Do Not Quit Your Job Until You've Thought Through These 4 Things

Careful points to consider before you tell them to shove it.

Last updated on Oct 16, 2023

Woman rady to quit her job Monkey Business Images, sinseeho | Canva

Many of us have spent most of our lives in school preparing for a career we may or may not have experienced. Typically, we’re not adults yet when we form critical ideas about our lives and our careers.

Often, we’re swayed by parents, teachers, and our ideas of what career success should look like.

While the adults in our community may be well-meaning, our family, friends, and mentors might have a vested interest in our success, and they can significantly impact our ability to determine what is in our best interest.


RELATED: Woman's Boss Refuses To Use Her Name & Only Calls Her 'You There' — 'I Need Advice On How To Handle This'

Here are 4 things to think through before quitting your job:

1. Change isn't immediate

Feeling like things are “off” and finally recognizing you need to make a career change can be like a weight has been lifted off your chest. After realizing this, you might expect the rest to be pretty easy.


Unfortunately, change is not like you see in movies — it rarely happens quickly. Now, don’t let it discourage you. Rather than that, have realistic expectations of your career transformation. It is vital to your success.

RELATED: How To Take Charge Of Your Life When You Hate Your Job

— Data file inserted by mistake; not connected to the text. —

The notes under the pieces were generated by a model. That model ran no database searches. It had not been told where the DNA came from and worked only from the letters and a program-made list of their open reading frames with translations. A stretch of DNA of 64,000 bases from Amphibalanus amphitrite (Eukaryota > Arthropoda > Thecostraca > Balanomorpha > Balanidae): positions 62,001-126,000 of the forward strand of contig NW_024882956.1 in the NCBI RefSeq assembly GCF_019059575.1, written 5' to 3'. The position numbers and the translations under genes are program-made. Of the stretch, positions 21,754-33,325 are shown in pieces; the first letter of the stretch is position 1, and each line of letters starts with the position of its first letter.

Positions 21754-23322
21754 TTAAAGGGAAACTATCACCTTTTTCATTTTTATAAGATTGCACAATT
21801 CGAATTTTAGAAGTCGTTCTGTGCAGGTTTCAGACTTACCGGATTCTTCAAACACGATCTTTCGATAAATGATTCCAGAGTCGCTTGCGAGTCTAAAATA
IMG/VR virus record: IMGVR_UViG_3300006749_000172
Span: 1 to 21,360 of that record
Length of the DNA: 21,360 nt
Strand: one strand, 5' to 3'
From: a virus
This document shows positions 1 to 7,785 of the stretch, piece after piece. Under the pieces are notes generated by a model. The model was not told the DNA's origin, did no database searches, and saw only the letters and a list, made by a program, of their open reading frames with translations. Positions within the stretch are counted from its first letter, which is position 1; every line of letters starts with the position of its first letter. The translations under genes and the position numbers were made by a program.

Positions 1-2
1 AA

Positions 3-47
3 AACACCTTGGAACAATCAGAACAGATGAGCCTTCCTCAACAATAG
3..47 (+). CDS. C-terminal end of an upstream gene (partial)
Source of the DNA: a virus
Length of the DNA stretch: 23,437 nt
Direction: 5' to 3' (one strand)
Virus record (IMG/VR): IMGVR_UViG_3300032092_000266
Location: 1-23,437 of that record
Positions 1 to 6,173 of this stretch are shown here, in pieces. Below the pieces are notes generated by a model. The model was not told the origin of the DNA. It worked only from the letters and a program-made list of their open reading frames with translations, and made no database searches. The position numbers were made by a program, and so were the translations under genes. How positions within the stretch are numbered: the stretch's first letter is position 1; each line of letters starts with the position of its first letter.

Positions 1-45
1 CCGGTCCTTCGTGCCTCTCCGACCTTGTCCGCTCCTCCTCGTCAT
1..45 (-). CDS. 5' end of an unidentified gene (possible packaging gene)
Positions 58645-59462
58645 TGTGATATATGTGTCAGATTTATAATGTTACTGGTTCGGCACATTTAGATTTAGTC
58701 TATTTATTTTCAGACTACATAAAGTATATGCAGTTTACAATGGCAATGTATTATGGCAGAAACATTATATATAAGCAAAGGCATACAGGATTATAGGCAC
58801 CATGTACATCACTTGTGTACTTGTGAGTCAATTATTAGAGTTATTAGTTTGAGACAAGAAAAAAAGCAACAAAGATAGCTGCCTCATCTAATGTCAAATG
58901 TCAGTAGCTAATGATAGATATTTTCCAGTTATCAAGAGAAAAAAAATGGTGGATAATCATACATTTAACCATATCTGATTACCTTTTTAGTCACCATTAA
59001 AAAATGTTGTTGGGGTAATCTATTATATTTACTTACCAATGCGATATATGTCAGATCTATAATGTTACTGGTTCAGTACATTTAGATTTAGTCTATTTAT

2. You will likely have a fear of money

There are many fears people have when making any considerable change. This is especially true about career changes, as financial concerns cause us to feel destabilized. Money is the biggie, right? Money is about safety and is intricately tied to success. But, when money is bound with your feeling of security, as it is for many, making changes to your income can have a debilitating emotional effect.

You can reduce fear by creating a plan that allows you to pursue change without losing your safety net.


3. Support is essential

Look, your parents and friends love you and (mostly) want to support you. However, change isn’t easy for them either. It can be tricky for some people to understand. Some parents have spent tens, if not hundreds of thousands of dollars to fund your education and get you on your feet. Remember, your parents, even the most supportive, are people too, full of emotion and fears and desires. They may worry if your career change will be substantially different.

For some, your friends are in the same field as you, so when you make a change, they might feel undermined or even threatened. Support from like-minded others, people who are also making a career change, is the best way to get support.

RELATED: 7 Unconventional Ways To Give Your Life Meaning By Reshaping Your Career

4. Quitting isn’t always the first step

After months of feeling miserable or just “meh” about your present career path, you may want to throw caution to the wind and quit your job immediately. You may decide to leave your job, running into your boss’ office and telling them, “I’m outta here!” but it is probably premature.


Rather than that, a career transformation or change is a process to help you explore what a meaningful career means to you, define what kind of career change is right for you, or (C) become aligned with your career change plan.

There’s nothing wrong with changing jobs or careers — it’s healthy. People can get into trouble when they quit their jobs without considering the above questions or believing, “If I only had a different job, then I would be okay.”

By considering these four questions, you can choose to leave your current position and make a career transition, not from a place of fear but a place of inspiration and confidence.


RELATED: 3 Ways Your Body Is Telling You It's Time To Quit Your Job

Tess Brigham is a therapist and coach working with millennials and twenty-somethings to give guidance on finding love.